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Social anxiety is contagious—sort of. Researchers are learning that anxiety disorders are hereditary and have a biological basis, just like allergies and diabetes. Anxiety disorders typically develop from complex risk factors, including genetics, brain chemistry, personality, and life experiences. Anxiety – which is as common in men as it is in women – usually begins around the age of 13.

These disorders are straightforward, but only a third of people receive treatment. You have a blast like a rock star at home or on social media. But in public, you run away from looks and contacts and feel relieved when your plans break their noses. Here’s how to find the right balance.

Do you have an extreme fear of being judged in social situations, or do you think sadistically about all the things that can go wrong – nervously letting out everything you never wanted to say out loud to fill in the downtime of the conversation? Do you scrutinize all the awkward things you think you’ve done or said after the fact? Then you may be suffering from social anxiety.

Counter-Attacking Social Anxiety

Don’t let social anxiety take over. On the contrary, acknowledge its existence and affirm your control and willingness to enjoy life. Do everything possible to temper it. Standing up to it allows you to reprogram your brain and release the grip of your anxiety.

Untreated social anxiety could increase the risk of alcoholism, depression, loneliness, professional setbacks and celibacy. A situation that is far from ideal. It is, therefore, essential to target and confronts your anxiety. Then, you can continue to live with it without anything serious happening to you.

Exposing Yourself to Your Fears – Social Anxiety

The success of treating anxiety through exposure is the subject of many studies. It is revealed by the meta-analysis of Johanna S. Kaplan and David F. Tolin published in psychiatric times. We tend to run away from the object of our fears and fear what we avoid.

To get out of this vicious circle, we must expose ourselves gradually and without fear to the elements that trigger our phobias. Make a list of situations that worry you in order of importance, and start with the least threatening. This first scenario could boil down to asking a stranger for directions, and the most worrying thing is to ask your boss for a raise.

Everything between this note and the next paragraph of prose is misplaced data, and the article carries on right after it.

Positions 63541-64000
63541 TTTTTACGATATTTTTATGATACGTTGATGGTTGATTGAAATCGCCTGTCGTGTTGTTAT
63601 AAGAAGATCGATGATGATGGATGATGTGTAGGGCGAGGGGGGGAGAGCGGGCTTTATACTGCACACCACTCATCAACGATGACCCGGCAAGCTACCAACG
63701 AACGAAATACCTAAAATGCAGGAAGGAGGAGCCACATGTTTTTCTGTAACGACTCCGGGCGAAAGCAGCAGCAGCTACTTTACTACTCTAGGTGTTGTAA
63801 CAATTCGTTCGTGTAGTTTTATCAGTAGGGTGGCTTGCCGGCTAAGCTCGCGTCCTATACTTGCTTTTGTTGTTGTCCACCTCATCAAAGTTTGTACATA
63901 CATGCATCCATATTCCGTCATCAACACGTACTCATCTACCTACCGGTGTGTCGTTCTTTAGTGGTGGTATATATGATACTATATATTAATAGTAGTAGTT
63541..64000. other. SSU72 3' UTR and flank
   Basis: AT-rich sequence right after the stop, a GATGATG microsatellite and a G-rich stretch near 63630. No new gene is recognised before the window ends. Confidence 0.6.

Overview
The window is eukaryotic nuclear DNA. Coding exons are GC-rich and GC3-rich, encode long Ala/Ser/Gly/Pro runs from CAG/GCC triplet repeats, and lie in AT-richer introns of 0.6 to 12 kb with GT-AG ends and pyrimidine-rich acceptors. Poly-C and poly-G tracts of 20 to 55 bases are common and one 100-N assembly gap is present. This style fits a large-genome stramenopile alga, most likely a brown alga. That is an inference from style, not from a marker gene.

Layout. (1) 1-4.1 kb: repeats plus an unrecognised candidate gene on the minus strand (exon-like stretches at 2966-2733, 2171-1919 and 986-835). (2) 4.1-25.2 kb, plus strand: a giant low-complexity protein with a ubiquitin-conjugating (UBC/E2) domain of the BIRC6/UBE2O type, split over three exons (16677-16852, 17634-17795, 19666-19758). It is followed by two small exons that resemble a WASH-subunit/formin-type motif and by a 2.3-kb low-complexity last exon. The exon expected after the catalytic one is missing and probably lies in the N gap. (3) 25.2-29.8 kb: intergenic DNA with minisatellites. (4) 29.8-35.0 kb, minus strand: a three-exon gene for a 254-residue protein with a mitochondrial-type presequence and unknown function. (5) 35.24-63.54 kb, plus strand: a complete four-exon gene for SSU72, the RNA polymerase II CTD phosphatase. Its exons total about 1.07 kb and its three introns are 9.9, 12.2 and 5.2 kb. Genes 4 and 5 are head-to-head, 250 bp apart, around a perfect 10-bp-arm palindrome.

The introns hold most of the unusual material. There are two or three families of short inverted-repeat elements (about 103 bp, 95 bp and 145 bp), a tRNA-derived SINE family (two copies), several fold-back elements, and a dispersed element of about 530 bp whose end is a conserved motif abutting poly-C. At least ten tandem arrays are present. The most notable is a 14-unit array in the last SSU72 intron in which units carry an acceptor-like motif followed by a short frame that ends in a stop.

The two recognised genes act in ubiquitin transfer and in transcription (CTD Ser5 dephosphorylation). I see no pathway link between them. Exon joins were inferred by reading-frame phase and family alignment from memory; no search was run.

It doesn’t matter if he doesn’t take you seriously. What matters is to do the process. Social anxiety makes you shy and needy, and you must be able to thwart it. It is sometimes a necessary evil: exposing oneself to one’s fears also means progressing and having self-confidence.

Take a Break

The more you let fear and anxiety dominate your life and control your brain, the more you mentally connect your concern to specific places or events. In Psychology Today, Eric R. Maisel suggests a visualization technique to calm anxiety by defining a mental image of relaxation.

It can be a sunset on a beach, grasses swaying in the wind, dancing fallen leaves from a tree. Or the swaying of a hammock under a blue sky to the song of birds. When you have found the perfect representation that relaxes you, make sure to associate all your other senses with it. What are the smells and sensations you feel? What sounds do you perceive? Repeat the exercise until it looks as natural as checking if there is a message on your cell phone.

Oneself is a way to yield tangible results. Find an inspiring mantra or phrase to help you attend an event or give a performance, or join a group without discomfort. Find the song or proverb that reassures you and gives you the most self-confidence before attending a meeting or performing. Remember that it is often the anticipation of a stressful situation that is the most distressing.

Muzzle Your Self-Criticism

Always self-criticism only increases apprehension and worry, as if you had a caricature of a mother-in-law in your head. Swap blame for truths: you’ll win the next marathon, toast the bride, or end a hostage-taking. And remember that there are infinite reasons for everything to go well, that you are competent and talented and deserve happiness!

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